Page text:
The discovery of dark matter would mean a major breakthrough in efforts to advance our understanding of the universe. This is why any hint of such a discovery is greeted with mounting excitement. It's also why such hints should be met with scepticism, writes Richard Panek.
An announcement of the possible discovery of dark matter—for instance, the one this past June 15 from the XENON1T collaboration that generated headlines around the world—merits either of two responses.
One is “Big deal.”
The other is “Big deal.”
The actual discovery of dark matter would in fact be a really big deal, one of the biggest in the history of physics. It would solve a mystery that has been plaguing cosmologists for nearly half a century, but more importantly, it would help validate a reinterpretation of the universe that renders everything we’d previously thought to be the cosmos in its entirety (galaxies, stars, planets, people, pixels) only four or five percent of what’s actually out there.
Cutting edge science at HowTheLightGetsIn Global Read more Throughout the 1970s, astronomers using new instruments found that spiral galaxies like our own Milky Way were rotating in a way that didn't make sense, at least according to the laws of gravitation. The outermost wisps of gas and dust and stars were rotating at the same rate as the innermost clots of gas and dust and stars. On the scale of our solar system, the analog would be if the outermost and innermost planets were keeping pace with each other in a race around the Sun, even though Neptune is 73 times more distant from the Sun than Mercury.
If a galaxy were actually just as fast at the rim as at the center, it would be flying apart. It couldn’t survive even a couple of rotations. Yet our own Milky Way galaxy is now on its eighteenth trip around the galactic center, at the rate of one every 250 million years.
Despite the absence of direct evidence of dark matter, the indirect evidence has only grown.
Physicists using computer simulations, however, found that they could stabilize a galaxy gravitationally if they posited a bubble of matter around it roughly ten times more massive than the galaxy.
Or, more accurately, the visible galaxy. The other matter—we’ll call it dark, they decided—seemed to be invisible in any part of the electromagnetic spectrum, from microwave to gamma ray. Physics theorists calculated the properties of such matter, then left the discovery to the physics empiricists: Design detectors to look for subatomic particles possessing specific properties—mass, cosmic density, and so on—and there the particle will be waiting, along with your Nobel Prize.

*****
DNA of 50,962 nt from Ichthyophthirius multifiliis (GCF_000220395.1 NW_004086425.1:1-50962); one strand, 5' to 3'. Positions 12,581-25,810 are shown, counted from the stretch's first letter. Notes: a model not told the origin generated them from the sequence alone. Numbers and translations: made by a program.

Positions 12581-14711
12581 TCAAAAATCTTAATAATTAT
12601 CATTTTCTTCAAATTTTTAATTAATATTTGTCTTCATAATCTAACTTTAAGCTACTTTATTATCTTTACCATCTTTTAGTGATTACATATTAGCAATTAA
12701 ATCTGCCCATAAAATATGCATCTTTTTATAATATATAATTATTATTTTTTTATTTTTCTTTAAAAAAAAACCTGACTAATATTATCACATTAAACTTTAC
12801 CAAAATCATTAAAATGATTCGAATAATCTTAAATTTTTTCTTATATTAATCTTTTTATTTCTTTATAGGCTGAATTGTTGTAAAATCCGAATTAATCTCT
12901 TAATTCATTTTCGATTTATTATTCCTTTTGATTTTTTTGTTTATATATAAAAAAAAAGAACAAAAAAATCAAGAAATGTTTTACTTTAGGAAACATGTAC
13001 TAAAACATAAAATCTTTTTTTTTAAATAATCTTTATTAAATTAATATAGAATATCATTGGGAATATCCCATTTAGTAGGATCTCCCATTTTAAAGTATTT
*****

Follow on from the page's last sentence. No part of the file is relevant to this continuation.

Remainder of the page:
In 1980 Vera Rubin, one of the astronomers who had discovered some of the most compelling evidence of missing mass in spiral galaxies, predicted the discovery of dark matter within ten years. Ten years later, British astronomer (and future Astronomer Royal) Martin Rees predicted the discovery of dark matter within ten years. Eleven years later, in his book Our Cosmic Habitat, Rees wrote, “I think there is a good chance of achieving this goal within ten years.” Five years later, in 2006, Rees doubled down on that prediction at an American Institute of Physics symposium: Five more years, he vowed. Vera Rubin, who happened to be in the audience, stood up and announced, with an ironic edge familiar to her peers, “I know of earlier predictions.”
Despite the absence of direct evidence of dark matter, the indirect evidence has only grown. Yes, dark matter would explain the rotation rates of galaxies that astronomers discovered in the 1970s, but it would also explain subsequent observations of the universe on the largest scales. Take away the overwhelming gravitational influence of dark matter on “regular” matter, and the universe wouldn’t have evolved into the observable “cosmic web”: filaments of galaxy superclusters ranging in length from hundreds of millions to several billion light-years, all separated by vast expanses of empty space.
The 1998 discovery of evidence for dark energy—the energy part of the moniker being a linguistic extension of dark matter—made the argument for the existence of dark matter even more compelling. Two competing teams of scientists independently found that the expansion of the universe isn’t doing what you might expect an expanding universe full of matter interacting with all other matter under the influence of gravity should be doing—slowing down. Instead, it’s accelerating. As subsequent censuses of the composition of the universe have shown again and again and again, a little more than two-thirds dark matter plus a little more than a quarter dark energy plus four or five percent “normal” matter adds up to the universe we observe.